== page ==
“I’ll tell you what. How about this Sunday I bring over the fixings for something simple for breakfast or lunch, and I’ll show you how to cook it.”
“Simple would be, like, eggs,” she said, “and I highly doubt you want eggs for lunch, do you?”
“Not an issue for me. I love eggs anytime,” he said. “Don’t you know how to cook eggs?”
She pulled the cell from her ear so she could glare at the blank screen.
“Okay, okay, okay,” he said. “Stop glaring at me.”
She gasped. “How did you know I was glaring at you?”
“I could hear it in the heavy silence of the phone’s speaker,” he said drily. “And eggs are easy. How about we do omelets? They are a little more substantial than plain eggs.”
Her mind filled with the soft fluffy omelets her chef used to make for her. “With spinach and caviar and gruyere?”
Mack replied with that heavy silence again.
“Oh. Okay, so what do your omelets normally contain?” she asked.
“Well, spinach is one possible ingredient,” he said, “but anything I have on hand. Like bacon, ham, leftover meat. You can put veggies in it if you want.” His tone said he really didn’t see the point. “Meat and eggs are a perfect combo. … Plus cheese.”
“Well, ham and cheese omelets are good too,” she said. “Can we add mushrooms?”
“Sure,” he said. “We can sauté a few mushrooms. So are you up for a cooking lesson?”
“Yes,” she said slowly. But she needed to ask him something, and it was kind of embarrassing.
“Speak up,” he said in that long-drawn-out sighing way of his.
As if he knew she was making a big deal out of nothing but needed to get it out first. “Am I paying you for it?” she asked in a rush.
He laughed. “No, you’re not paying me for a cooking lesson. Not with money, not with gardening work, not with bartering or any other method.”
She beamed. “In that case, I’m looking forward to cooking lesson number one coming up. Omelets it is.”
“I’ll bring the ingredients. You’ll write down everything I do, okay?”
“And, on Tuesday, you’ll repeat the menu, on your own,” he said. “You’ll take a picture and send the final results to me, so I can see how you did.”
She chuckled. “Probably better if you come back and watch me make it the second time, and then you can taste the results.”
“Done,” he said.
She frowned suspiciously, wondering if he hadn’t planned on that in the first place. “So you need to bring ingredients for two meals,” she said swiftly.
He howled with laughter. “You know what? You might not know how to cook, but you sure know how to negotiate a deal.” And, on that note, he hung up.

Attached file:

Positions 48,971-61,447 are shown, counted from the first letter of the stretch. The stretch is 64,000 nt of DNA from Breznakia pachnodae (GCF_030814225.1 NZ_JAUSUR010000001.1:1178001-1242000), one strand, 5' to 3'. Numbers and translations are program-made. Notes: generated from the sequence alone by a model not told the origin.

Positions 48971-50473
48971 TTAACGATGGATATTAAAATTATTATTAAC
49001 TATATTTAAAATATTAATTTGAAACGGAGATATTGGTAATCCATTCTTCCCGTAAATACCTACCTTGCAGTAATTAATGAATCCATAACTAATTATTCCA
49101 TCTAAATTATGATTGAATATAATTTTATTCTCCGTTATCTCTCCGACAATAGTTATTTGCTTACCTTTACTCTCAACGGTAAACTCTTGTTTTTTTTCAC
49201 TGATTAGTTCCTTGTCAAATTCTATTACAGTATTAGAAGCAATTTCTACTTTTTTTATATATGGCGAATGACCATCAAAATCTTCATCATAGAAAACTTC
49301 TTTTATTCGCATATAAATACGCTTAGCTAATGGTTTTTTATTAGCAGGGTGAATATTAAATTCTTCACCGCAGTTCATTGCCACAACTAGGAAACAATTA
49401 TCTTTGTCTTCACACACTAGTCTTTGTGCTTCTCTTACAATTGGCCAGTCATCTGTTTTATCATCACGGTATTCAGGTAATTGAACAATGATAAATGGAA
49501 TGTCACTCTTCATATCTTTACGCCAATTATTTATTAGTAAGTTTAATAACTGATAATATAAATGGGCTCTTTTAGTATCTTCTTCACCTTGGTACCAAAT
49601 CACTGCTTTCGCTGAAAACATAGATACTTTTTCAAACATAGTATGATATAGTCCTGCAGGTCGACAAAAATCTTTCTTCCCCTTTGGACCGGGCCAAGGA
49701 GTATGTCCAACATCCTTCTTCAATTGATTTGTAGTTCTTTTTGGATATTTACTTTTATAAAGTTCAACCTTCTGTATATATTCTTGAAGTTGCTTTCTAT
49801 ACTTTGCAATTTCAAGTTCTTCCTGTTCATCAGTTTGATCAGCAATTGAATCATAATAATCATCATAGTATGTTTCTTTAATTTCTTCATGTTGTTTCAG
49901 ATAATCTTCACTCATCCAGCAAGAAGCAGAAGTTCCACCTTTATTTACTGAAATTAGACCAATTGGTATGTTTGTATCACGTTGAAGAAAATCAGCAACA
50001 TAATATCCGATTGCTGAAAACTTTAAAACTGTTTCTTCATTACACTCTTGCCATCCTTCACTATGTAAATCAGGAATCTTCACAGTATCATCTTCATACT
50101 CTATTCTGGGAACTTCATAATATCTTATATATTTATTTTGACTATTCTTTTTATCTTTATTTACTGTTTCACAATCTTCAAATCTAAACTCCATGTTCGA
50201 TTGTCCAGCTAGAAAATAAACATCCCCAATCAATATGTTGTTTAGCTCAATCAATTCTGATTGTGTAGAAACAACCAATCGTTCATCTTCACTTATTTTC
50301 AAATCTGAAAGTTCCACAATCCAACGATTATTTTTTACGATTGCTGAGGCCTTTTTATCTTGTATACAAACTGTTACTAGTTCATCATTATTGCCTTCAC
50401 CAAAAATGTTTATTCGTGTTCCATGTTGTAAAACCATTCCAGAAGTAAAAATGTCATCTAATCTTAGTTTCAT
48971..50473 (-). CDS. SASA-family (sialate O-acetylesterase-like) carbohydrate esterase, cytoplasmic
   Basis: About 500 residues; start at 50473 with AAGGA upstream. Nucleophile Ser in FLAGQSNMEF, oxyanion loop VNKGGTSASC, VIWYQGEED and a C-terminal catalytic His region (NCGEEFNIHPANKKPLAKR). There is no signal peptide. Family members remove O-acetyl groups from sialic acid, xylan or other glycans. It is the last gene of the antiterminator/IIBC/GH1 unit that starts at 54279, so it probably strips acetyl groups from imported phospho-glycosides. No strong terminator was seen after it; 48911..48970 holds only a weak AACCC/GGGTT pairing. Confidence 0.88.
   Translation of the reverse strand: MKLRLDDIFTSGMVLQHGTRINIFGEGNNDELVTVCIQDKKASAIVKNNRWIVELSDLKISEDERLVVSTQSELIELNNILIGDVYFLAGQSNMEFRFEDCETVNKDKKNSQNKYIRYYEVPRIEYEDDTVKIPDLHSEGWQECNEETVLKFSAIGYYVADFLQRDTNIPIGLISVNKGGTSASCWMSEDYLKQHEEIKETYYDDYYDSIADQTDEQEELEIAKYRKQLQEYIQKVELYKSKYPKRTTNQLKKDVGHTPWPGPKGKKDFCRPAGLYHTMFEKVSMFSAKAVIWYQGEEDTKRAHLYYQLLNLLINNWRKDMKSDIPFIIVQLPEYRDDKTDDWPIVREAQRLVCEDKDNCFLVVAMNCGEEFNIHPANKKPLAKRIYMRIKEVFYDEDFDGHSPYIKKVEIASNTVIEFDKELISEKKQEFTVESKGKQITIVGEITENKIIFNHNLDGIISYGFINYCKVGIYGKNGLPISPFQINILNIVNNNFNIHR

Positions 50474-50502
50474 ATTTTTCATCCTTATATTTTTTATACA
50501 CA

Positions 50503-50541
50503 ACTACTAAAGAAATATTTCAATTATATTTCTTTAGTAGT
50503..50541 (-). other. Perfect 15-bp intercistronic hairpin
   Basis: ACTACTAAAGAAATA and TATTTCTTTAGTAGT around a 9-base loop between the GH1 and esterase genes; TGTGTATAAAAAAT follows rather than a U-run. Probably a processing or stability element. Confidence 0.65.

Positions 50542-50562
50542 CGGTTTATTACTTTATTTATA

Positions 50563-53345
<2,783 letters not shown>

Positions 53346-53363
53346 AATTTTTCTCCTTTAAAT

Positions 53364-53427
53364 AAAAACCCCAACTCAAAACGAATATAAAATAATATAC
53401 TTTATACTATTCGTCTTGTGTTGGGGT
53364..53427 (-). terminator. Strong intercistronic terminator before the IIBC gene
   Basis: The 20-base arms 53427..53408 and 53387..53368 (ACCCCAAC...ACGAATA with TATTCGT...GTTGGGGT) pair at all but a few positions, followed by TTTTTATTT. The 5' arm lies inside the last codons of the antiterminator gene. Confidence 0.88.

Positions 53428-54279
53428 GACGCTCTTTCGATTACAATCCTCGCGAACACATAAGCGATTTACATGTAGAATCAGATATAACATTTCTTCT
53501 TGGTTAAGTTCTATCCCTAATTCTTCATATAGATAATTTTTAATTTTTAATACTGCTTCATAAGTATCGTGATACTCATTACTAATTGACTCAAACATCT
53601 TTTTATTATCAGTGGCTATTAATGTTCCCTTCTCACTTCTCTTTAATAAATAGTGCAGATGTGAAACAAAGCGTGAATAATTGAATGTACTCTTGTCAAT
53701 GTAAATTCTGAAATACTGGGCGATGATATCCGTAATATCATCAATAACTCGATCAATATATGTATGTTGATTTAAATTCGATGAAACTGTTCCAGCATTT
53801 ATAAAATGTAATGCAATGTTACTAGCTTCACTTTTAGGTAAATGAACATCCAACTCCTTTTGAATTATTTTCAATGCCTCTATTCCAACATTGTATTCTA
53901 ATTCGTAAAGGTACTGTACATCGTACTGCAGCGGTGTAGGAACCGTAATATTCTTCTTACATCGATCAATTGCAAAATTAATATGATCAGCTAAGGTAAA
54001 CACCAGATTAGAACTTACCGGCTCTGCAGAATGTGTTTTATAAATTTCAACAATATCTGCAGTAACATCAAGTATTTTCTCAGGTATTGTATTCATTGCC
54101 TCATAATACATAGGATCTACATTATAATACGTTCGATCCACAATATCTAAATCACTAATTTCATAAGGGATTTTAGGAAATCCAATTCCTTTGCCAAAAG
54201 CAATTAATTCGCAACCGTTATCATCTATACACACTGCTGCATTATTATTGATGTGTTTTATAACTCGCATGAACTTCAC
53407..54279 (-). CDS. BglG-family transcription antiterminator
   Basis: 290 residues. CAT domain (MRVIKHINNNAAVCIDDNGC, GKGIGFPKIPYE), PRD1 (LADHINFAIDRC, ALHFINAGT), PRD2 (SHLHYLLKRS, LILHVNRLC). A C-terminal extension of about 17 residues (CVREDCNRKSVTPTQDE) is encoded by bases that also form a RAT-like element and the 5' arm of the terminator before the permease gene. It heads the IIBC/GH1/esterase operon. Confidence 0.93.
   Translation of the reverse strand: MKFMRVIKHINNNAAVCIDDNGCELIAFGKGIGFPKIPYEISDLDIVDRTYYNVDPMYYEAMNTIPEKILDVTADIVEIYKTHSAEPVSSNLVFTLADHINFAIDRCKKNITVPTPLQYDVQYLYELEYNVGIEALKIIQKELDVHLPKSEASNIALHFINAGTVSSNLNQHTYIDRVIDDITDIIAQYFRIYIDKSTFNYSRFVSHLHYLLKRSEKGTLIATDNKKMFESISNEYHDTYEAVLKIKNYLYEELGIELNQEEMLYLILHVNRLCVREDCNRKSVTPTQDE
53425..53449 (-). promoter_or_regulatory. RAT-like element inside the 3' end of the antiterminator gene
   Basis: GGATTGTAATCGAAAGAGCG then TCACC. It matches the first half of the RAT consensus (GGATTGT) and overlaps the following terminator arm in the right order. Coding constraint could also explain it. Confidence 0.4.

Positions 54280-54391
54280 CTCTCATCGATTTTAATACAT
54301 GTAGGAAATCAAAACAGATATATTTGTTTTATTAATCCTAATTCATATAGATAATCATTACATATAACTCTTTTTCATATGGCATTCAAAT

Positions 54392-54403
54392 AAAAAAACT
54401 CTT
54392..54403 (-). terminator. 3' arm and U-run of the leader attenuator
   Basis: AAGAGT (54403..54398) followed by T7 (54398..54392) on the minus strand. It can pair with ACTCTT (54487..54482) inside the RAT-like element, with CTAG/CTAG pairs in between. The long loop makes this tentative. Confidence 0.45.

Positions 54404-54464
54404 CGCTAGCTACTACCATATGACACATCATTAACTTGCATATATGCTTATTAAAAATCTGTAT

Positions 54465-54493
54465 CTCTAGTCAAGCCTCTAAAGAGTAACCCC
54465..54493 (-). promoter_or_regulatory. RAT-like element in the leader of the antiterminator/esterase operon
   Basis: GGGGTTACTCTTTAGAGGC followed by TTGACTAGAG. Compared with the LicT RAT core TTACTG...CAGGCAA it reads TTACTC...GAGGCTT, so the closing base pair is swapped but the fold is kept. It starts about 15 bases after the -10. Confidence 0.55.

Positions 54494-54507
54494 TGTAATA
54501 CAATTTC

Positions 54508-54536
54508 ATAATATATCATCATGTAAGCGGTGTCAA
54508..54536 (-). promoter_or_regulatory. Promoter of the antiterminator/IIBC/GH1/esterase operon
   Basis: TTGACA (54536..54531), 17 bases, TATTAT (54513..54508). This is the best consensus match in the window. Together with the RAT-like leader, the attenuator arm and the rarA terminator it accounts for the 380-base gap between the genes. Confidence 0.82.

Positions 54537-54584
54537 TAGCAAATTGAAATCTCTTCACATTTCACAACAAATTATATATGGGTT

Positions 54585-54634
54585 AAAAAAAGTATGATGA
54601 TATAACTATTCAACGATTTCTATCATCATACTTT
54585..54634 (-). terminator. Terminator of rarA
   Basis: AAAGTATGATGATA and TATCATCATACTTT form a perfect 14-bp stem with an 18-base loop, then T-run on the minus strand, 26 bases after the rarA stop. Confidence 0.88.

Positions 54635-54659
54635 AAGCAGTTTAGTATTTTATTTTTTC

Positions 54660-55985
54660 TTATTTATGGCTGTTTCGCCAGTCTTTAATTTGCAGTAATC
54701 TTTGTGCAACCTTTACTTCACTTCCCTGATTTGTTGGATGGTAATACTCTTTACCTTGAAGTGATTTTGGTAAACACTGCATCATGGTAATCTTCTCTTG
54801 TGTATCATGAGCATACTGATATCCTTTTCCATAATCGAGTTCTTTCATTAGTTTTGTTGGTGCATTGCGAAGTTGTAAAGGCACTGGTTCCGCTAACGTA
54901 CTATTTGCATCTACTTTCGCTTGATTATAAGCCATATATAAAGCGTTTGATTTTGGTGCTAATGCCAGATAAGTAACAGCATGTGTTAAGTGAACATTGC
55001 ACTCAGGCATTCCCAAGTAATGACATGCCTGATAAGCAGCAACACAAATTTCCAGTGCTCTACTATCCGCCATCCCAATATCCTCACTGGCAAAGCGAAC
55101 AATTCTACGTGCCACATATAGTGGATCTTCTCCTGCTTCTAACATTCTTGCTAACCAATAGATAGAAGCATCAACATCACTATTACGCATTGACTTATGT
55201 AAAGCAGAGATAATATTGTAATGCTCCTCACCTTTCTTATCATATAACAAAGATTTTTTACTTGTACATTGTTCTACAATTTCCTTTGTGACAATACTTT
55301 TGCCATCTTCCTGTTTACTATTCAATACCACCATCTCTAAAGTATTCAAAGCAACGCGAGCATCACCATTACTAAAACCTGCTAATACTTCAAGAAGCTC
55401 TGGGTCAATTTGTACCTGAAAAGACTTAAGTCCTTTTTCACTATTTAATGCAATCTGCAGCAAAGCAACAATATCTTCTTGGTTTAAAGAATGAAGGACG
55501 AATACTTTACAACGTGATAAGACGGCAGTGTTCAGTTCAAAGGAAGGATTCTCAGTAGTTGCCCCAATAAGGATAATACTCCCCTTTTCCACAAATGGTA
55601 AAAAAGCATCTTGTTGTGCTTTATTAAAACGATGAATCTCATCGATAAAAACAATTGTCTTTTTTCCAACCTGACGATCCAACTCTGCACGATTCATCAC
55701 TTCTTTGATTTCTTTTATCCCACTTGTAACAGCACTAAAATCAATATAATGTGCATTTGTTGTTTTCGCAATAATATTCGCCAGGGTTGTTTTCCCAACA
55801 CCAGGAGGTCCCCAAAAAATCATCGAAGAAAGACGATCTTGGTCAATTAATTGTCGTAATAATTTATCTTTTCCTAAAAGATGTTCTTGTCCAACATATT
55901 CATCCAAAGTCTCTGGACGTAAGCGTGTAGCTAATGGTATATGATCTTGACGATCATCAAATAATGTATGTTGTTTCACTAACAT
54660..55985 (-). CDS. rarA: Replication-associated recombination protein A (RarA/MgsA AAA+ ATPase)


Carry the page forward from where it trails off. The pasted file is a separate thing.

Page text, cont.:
Dale Mayer. Corpse in the Carnations (Kindle Locations 80-124). Valley Publishing.
Of course this wouldn’t be a murder mystery without a body so, yes she does manage to find one of those in a display of carnations by the Family Planning Center that was currently closed.
However, I found her other little investigation just as interesting and heartrending. That starts when Thaddeus finds a license plate buried by the creek.
Antiques, murder, a cold case, a break-in or two, her animals, her Nan, Mack and his team all will have you turning the pages.
I really think Mack is interested, we get a little clue in this one and he does give Doreen a kiss on the forehead.
Laughing, crying and holding my breath seem to be things I do while reading this series.
I wish it was April, because that’s when the next book in this series is scheduled to be released.
5 Contented Purrs for Dale!
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Dale Mayer is a USA Today bestselling author best known for her Psychic Visions and Family Blood Ties series. Her contemporary romances are raw and full of passion and emotion (Second Chances, SKIN), her thrillers will keep you guessing (By Death series), and her romantic comedies will keep you giggling (It’s a Dog’s Life and Charmin Marvin Romantic Comedy series).
She honors the stories that come to her – and some of them are crazy and break all the rules and cross multiple genres!
To go with her fiction, she also writes nonfiction in many different fields with books available on resume writing, companion gardening and the US mortgage system. She has recently published her Career Essentials Series. All her books are available in print and ebook format.